Our Relationship with These Primordial Wonders of Nature

There is something undeniably majestic about the deliberate movement of a turtle. Whether it is the slow, composed crawl of a tortoise, or the quiet ease of a sea turtle in blue water, the presence of these creatures strikes us with a kind of ancient familiarity, captivating our hearts and minds.

This species, in fact, has become a symbol spanning religion, culture, and time. Images of turtles in Ancient Egypt were a common defense against evil, just as my childhood Teenage Mutant Ninja Turtles bed sheets gave me an inexplicable feeling of comfort. 

Squirt and Crush from Finding Nemo

Squirt and Crush from Finding Nemo. Image: Disney

The earliest known fossils of the species date to 220 million years ago, yet cartoonish characters of these reptiles continue to permeate today’s popular culture. Whether we are aware of it or not, turtles are woven into the social fabric of our personal, spiritual, and political lives. Take for example the animated depiction of Crush and Squirt in the Disney film Finding Nemo. The well-known father/son duo embody the easy going flexibility of literally going with the flow. Though these turtle characters fit nicely into the human notion of impractical idealist, they represent a deeper understanding of the unbothered peace to be found only in the present. 


The virtue of patience is perhaps best epitomized by the well known western fable “The Tortoise and the Hare”. The tortoise is physically unremarkable when challenged to a contest of speed, however the tortoise somehow knows that trusting internal ability, despite external adversity, results in self-evident success. This narrative of tenacity and unglorified strength taught us at a young age that resiliency and patience prevails over alternative avenues of fleeting skills and trickery. The famous fable further reiterates the turtle as a symbol of humility and wisdom in a world of presumptuous competitors, an identity built upon by turtle characters to come.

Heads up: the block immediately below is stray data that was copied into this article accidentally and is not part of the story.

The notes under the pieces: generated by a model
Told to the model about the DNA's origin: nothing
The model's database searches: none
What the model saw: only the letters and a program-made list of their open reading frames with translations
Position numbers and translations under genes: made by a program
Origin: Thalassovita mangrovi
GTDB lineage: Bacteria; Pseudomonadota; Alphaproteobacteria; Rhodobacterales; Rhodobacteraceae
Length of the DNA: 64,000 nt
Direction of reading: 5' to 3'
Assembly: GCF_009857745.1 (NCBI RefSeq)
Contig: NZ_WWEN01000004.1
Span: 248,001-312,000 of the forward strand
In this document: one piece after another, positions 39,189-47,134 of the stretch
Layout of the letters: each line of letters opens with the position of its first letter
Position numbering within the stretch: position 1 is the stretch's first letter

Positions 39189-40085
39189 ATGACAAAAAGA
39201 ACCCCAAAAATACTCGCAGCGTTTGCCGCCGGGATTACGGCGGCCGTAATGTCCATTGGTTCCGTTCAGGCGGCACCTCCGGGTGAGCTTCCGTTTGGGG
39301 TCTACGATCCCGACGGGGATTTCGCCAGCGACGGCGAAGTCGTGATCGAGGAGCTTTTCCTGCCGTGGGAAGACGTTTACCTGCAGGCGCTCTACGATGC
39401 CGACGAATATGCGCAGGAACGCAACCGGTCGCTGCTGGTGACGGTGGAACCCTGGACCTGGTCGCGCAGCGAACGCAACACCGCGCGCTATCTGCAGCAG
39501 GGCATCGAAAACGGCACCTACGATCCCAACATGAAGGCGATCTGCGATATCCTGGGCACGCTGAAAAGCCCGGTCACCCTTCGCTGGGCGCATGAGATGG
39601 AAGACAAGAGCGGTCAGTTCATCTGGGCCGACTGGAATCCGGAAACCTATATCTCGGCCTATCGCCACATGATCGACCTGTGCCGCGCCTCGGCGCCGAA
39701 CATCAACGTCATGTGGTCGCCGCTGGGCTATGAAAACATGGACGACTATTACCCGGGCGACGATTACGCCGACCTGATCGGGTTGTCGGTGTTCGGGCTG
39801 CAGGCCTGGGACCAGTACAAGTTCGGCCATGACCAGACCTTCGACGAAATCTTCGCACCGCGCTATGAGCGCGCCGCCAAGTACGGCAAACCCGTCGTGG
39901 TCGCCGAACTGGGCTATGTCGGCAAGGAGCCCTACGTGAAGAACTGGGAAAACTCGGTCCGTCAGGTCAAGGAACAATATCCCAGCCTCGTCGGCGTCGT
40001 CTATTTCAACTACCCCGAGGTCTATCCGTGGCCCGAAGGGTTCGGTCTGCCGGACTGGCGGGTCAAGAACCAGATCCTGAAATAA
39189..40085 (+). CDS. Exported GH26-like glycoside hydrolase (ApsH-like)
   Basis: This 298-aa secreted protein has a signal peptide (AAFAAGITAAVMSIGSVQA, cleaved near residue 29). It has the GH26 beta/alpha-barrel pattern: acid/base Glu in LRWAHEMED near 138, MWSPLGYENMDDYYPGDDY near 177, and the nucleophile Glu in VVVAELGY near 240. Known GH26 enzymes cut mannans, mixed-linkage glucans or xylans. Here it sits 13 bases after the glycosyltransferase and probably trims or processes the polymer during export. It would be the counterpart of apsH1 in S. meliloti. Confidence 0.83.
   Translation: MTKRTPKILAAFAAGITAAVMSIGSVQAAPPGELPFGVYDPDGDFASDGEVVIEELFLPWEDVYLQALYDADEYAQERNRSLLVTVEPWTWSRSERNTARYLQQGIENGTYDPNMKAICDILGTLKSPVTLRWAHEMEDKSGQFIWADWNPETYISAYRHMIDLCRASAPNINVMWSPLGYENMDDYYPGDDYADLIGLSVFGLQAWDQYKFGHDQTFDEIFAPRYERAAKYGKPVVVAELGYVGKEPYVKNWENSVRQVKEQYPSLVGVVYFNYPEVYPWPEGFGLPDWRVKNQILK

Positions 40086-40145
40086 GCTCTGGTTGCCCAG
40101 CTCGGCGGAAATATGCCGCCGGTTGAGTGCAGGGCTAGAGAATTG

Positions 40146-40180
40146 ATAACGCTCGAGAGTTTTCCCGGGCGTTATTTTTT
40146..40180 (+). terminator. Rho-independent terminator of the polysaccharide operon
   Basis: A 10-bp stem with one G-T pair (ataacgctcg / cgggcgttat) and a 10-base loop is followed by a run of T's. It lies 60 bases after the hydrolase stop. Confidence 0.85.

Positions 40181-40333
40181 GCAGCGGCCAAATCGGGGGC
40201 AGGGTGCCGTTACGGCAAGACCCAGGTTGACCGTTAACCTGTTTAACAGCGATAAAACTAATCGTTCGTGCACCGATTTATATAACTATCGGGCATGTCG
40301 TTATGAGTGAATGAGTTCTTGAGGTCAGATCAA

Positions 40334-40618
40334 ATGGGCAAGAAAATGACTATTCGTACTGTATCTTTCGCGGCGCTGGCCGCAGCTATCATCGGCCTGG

The tortoise and the hare turtle fable

The Tortoise and the Hare is a classic western fable. Image: Omar Rayyan

Despite having an enlightened modesty and slow physical prowess, sea turtles are also illustrated as a force to be reckoned with as seen in the infamous Pokemon character Squirtle. This beloved, generation 1 personality demonstrates the elemental strength of water, as well as the fundamental fortitude in retreating when threatened. The physical durability of Squirtle’s shell, along with his protective power of water, introduces a rougher dimension of survival, one that exists in the parallel world of storytelling as well as one that exists in a harsher reality. 

Of the more recent images of turtles in popular culture, there is one that is admittedly hard to look at. Sea turtles injured by the reckless disposal of plastic straws have become the poster animal in recent environmental reform. Photographs of these sacred symbols in suffering have ignited a global campaign against single-use plastics. These turtles tell us a different story, one that warns us of our own irresponsibility and moral shortcomings. 

The stories we have developed around the wisdom of turtles have become an integral part of the way we understand ourselves in relation to the environment. We see them as something of the earth that is governable, but that demands and deserves protection and respect. In some ways turtles remind us of something as profoundly primordial as nature itself, the peaceful persistence of an enduring life force that asks for nothing in return. 

A Sea Turtle.

It’s hard not to love the majestic grace of these ancient animals.

Kassidy Freitas writes environmental features on wide-ranging topics for multiple news and media sources.